The Chan Zuckerberg Initiative (CZI) will provide grant funding to the Prison University Project (PUP) and Ear Hustle, an award-winning podcast. Both organizations are based at San Quentin State Prison.
PUP offers more than 350 inmates the opportunity to earn their Associate of Arts degree inside prison. Ear Hustle allows inmates to share their stories about what it’s like to live in prison on a daily basis.
“We are thrilled to support Ear Hustle’s efforts to connect with more listeners, and the Prison University Project’s plan to create new educational opportunities for people in San Quentin,” said Ana Zamora, criminal justice manager at CZI.
“These programs are breaking new ground by helping incarcerated people tell their own stories and make positive change in their own lives and in the world.”
In a statement, CZI said PUP “has been the site of a unique and unprecedented educational enterprise, providing excellent higher education to people at San Quentin,” and it acknowledged how the college program “supports increased access to higher education for incarcerated people across California.”
“The Prison University Project works to transform the U.S. criminal justice system by empowering incarcerated individuals to become leaders and change agents,” said Jody Lewen, executive director of PUP. The college program works “to break down harmful biases that dehumanize the image of incarcerated people in the public imagination.”
“According to a RAND analysis, every $1 invested in such [inmate] education generates at least $4 in economic return,” reports Fast Company.
“The state typically spends $71,000 a year to house an inmate. It costs about $5,000 total to help put one [incarcerated] student through community college”, reports Fast Company.
“The grant came in at an unbelievable time,” said Nigel Poor, co-host of Ear Hustle. “We didn’t have a big plan when we started. That’s only sustainable up to a point.”
Inmate and Ear Hustle co-host Earlonne Woods said the high-profile grant will show that their work is important. “Ear Hustle has to rely on grants,” he said. “I’m appreciative of CZI in assisting us in our struggles for funding.”
In October 2015, Dr. Priscilla Chan Zuckerberg and husband, Mark Zuckerberg, founder of Facebook, toured San Quentin to get a first-hand look at the programs inside the prison and to talk to inmates.
Aly Tamboura, who paroled from San Quentin in 2016, received his AA degree from PUP and learned computer coding in the Code.7370 program. He now works for CZI as its technology & program delivery manager and was instrumental in the grant funding going to PUP and Ear Hustle.
Poor, who is a tenured professor at California State University Sacramento, taught History of Photography at PUP in 2012 when she first met Tamboura, who was then an inmate-student. “He was a really good student,” she said. “He was really serious.”
After Tamboura paroled, he remained interested in the criminal justice system. While working for CZI, he proposed the idea of grant funding to organizations doing work to improve the criminal justice system.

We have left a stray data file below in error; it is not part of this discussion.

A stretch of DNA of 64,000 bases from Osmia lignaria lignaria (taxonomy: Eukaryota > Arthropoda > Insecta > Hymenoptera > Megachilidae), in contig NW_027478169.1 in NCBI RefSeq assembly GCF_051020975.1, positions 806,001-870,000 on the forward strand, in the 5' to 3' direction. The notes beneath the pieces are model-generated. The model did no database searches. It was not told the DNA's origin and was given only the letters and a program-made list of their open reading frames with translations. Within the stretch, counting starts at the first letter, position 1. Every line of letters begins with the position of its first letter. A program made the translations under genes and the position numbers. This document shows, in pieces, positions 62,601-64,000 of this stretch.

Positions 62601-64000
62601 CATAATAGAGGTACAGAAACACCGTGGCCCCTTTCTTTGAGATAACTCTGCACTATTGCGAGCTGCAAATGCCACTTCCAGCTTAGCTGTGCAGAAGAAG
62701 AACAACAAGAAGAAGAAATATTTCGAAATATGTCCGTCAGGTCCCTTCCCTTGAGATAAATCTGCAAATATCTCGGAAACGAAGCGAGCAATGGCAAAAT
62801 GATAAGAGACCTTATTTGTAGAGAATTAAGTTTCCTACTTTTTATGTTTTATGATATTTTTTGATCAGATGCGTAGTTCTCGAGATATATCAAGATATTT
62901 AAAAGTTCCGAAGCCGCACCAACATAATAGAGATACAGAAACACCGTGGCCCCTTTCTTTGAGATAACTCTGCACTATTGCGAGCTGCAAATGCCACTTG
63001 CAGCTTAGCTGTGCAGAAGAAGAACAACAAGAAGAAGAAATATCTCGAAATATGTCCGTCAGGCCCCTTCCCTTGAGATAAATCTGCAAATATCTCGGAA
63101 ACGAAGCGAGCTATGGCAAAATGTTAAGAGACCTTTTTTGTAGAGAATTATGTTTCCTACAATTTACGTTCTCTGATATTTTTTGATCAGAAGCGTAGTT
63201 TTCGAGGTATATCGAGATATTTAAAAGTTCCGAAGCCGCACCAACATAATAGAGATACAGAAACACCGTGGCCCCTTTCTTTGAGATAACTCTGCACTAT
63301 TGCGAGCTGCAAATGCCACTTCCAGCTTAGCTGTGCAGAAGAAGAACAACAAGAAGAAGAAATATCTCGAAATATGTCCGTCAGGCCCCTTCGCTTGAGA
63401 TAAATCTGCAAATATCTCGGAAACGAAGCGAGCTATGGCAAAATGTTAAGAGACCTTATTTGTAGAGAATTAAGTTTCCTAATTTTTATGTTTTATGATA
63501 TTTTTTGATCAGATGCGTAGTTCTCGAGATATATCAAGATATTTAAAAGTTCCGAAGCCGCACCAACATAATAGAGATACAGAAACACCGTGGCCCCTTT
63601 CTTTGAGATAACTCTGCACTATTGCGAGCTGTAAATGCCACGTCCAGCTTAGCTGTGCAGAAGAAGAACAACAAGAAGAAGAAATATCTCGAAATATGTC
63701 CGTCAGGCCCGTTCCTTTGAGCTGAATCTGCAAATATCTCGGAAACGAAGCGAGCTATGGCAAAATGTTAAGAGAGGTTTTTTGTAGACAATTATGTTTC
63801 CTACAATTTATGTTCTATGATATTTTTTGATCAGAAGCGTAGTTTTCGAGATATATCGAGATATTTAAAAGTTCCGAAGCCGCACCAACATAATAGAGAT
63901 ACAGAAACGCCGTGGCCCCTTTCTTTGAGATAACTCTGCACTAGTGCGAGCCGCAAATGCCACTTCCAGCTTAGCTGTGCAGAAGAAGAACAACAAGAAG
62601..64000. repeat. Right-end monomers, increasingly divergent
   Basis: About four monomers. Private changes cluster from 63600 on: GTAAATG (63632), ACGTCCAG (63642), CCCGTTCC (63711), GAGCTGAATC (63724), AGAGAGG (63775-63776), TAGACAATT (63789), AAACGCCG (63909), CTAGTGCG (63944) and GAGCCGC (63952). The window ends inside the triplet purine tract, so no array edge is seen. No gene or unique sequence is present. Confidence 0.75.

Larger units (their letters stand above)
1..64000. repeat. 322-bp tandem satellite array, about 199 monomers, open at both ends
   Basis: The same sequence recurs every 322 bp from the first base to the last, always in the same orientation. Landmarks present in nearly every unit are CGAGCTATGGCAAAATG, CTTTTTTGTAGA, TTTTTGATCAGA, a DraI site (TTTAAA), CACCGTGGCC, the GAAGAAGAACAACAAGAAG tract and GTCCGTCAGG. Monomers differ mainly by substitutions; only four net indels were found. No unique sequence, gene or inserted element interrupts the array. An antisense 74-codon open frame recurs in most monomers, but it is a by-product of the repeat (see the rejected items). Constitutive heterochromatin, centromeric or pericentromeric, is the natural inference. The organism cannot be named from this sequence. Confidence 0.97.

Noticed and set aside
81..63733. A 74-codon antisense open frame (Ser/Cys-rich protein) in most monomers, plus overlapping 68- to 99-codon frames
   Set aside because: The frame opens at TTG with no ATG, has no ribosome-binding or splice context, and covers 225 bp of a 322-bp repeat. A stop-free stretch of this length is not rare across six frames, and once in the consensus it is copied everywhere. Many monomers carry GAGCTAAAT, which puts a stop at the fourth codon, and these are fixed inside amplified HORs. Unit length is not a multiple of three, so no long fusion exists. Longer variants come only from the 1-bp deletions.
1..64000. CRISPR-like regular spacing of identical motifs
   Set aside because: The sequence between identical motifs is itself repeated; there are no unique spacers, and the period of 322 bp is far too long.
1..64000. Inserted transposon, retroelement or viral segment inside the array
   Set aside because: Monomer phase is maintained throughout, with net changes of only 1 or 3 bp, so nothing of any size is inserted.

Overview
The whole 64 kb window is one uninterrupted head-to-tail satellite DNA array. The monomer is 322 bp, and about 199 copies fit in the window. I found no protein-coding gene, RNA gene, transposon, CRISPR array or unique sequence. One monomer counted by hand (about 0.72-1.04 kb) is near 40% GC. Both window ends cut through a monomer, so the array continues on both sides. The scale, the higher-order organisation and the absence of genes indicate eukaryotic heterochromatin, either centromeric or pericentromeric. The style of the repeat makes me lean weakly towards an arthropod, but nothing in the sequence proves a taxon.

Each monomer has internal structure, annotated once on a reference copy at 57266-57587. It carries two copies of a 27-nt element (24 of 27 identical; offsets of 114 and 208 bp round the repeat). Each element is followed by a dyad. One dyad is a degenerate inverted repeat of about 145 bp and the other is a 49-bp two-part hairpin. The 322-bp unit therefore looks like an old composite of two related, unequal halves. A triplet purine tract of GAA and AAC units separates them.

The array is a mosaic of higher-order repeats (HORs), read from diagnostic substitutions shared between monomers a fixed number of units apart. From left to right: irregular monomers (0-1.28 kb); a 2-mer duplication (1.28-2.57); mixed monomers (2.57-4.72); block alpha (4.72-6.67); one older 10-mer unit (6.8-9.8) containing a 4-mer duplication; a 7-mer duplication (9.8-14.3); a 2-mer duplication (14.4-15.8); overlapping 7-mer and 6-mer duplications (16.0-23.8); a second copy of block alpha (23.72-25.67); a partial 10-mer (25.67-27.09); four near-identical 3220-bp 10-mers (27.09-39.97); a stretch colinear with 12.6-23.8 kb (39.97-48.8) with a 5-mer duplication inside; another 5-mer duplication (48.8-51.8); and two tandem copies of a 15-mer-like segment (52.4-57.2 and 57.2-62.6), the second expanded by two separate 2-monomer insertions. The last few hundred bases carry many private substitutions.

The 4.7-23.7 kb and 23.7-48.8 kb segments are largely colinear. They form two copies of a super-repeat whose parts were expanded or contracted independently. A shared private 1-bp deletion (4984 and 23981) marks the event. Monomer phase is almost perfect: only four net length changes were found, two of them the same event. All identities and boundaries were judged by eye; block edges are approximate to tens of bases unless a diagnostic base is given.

Poor said she saw Tamboura at a Human Rights Watch conference, and then at a PUP brainstorming conference. Later, he escorted her into the CZI conference room in Palo Alto, California, to discuss a grant for Ear Hustle.
“It was wild,” Poor said. “It’s so uplifting that someone who was incarcerated is now responsible for funding Ear Hustle. If I hadn’t been teaching at PUP, I would’ve never made the connection.”
“A lot of people get out of prison and say what they’re going to do,” Woods said. He said Tamboura didn’t say he would do anything. “But he did. I’m just appreciative of a guy who looked back.”
“CZI’s generosity will allow us to grow in beautiful ways,” Woods said. “We usually hear about the great criminal justice reform work that groups like CZI do and only dream that this sequestered population could directly benefit … well, that dream has become a reality.”
Poor said she believes CZI wants to give voice to people who are voiceless. Through Ear Hustle, stories told by those living in prison are produced inside San Quentin and broadcast to the world with more than 12 million downloads.
The Prison University Project delivers the opportunity to the incarcerated to benefit from education in the liberal arts and to use their learning, talents and life experiences to make important academic and collective contributions. It provides training and mentorship to emerging educational programs that provide higher education in California and nationally.
In recognition of its impact and for providing education opportunities to the incarcerated, PUP was awarded the 2015 National Humanities Medal by President Obama.
At its 2018 graduation, Lewen said, “There are people out there that care about the things we care about.”
The Chan Zuckerberg Initiative is a philanthropic organization that is working to build a future for everyone. It uses traditional grant making, advocacy, storytelling, impact investing and engineering to help drive change at scale. Its criminal justice reform program focuses on power building in communities traditionally excluded from policy making and agenda-setting in criminal justice.